Who invented arithmetic?
Arithmetic is the science of numbers. It is concerned with the meanings of numbers, with their symbols, and with ways of working with them.
Nobody "invented" arithmetic. It developed to meet man's needs. At first it had to do with quantity, not with counting. Before people could count, they had a "number sense." For example, early man could tell when he had picked enough berries. A hunter could tell by looking that he had lost a spear.
But as time passed, men needed numbers and number names. Herders needed to keep track of their animals. Farmers needed to keep track of the seasons. So at some unknown time, long ago, the first numbers and number names were invented. These are counting numbers, which we also call whole numbers, or natural numbers.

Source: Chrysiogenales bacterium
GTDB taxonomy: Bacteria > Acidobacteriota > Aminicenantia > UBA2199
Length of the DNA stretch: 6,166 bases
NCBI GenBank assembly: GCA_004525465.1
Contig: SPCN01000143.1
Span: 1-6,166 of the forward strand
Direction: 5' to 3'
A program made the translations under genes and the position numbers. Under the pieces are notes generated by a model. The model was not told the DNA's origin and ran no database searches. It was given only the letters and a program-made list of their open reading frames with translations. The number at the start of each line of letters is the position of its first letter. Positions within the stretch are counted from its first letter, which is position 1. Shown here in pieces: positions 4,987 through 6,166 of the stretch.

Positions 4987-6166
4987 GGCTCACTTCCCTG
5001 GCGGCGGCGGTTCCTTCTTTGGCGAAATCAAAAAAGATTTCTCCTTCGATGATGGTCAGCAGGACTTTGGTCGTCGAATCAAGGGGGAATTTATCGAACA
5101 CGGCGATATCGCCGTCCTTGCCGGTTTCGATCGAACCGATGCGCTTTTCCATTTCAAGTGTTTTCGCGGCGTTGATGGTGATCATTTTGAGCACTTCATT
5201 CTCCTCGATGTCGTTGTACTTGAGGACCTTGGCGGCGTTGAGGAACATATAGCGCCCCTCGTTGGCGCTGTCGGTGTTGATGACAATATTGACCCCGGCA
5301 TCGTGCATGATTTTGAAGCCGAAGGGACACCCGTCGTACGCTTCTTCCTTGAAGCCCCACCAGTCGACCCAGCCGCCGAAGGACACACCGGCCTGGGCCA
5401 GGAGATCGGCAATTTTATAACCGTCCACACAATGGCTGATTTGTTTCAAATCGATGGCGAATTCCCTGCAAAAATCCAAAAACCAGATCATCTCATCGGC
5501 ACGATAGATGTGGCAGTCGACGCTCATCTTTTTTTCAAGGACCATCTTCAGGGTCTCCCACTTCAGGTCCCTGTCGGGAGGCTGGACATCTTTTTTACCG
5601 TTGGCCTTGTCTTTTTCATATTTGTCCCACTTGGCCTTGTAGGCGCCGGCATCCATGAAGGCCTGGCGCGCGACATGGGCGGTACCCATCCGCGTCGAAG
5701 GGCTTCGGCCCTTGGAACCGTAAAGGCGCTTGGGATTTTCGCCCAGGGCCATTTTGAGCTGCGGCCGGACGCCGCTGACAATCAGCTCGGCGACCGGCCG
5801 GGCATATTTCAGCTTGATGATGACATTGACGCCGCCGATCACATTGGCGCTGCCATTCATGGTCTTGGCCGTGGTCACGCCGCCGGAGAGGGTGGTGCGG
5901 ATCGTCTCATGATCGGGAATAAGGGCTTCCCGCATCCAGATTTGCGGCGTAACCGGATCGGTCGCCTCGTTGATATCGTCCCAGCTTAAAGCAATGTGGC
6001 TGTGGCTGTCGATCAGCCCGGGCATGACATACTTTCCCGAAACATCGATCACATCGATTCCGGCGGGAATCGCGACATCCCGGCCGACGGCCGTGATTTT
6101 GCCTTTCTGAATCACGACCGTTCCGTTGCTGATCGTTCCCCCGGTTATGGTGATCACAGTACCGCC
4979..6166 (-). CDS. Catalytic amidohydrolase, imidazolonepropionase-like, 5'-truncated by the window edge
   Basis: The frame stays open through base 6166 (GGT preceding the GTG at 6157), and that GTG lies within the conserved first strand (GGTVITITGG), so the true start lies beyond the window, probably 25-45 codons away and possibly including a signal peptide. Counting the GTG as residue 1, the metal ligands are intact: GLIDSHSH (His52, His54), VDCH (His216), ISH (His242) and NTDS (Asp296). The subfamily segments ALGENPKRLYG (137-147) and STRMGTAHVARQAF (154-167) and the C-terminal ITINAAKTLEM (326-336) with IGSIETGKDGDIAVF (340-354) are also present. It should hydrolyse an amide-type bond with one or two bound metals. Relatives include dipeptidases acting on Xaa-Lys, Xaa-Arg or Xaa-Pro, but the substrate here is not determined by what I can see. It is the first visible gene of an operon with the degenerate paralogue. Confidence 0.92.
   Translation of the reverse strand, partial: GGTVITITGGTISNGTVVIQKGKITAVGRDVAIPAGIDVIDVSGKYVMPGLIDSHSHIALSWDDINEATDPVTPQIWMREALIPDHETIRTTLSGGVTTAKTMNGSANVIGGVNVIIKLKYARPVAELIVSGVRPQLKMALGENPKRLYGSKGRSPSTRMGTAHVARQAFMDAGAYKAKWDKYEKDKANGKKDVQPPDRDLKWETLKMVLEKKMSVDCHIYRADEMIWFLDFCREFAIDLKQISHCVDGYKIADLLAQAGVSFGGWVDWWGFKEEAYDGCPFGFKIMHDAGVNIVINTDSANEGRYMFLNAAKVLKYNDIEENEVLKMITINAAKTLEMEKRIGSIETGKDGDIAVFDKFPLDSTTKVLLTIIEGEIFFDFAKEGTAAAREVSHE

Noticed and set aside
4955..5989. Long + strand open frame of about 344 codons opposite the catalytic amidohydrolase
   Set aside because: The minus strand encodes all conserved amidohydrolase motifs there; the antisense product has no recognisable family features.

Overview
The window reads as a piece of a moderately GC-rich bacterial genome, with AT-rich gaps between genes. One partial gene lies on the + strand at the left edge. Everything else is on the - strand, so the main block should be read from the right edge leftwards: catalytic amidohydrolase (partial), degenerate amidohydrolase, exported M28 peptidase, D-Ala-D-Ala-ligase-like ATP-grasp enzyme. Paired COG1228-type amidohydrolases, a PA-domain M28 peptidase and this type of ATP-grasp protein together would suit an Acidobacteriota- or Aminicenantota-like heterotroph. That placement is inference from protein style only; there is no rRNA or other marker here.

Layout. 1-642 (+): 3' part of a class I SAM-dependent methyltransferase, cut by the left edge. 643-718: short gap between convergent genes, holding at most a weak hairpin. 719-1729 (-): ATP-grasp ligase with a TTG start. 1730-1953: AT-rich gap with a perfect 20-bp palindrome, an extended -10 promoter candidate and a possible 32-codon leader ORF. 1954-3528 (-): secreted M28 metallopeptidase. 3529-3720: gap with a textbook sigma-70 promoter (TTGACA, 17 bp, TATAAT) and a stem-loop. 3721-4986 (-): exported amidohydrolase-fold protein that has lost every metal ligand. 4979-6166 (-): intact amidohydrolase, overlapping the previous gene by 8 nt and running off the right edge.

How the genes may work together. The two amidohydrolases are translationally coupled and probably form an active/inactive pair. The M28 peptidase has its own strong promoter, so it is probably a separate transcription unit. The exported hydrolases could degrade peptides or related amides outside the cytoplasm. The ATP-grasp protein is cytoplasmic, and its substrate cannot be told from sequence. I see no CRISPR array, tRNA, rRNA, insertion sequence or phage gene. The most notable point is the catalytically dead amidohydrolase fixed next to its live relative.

Later, men needed to have numbers that were less than 1, and numbers between other numbers. So fractions were developed. Much later, still other kinds of numbers came into use. One kind was negative numbers, like -2 or -7.
The idea of negative numbers was very hard to discover. In ancient Greece, it was known that if you took 5 from 7 you had 2 left. But was it possible to take 7 from 5? The Greeks decided it was not.
Not until the 1500's did people begin to see that there could be a number that was less than nothing. For example, take 7 from 5 and you have 2 less than 0, or -2.
With counting as the basic process, man learned to add, subtract, multiply, and divide—the four basic operations in arithmetic.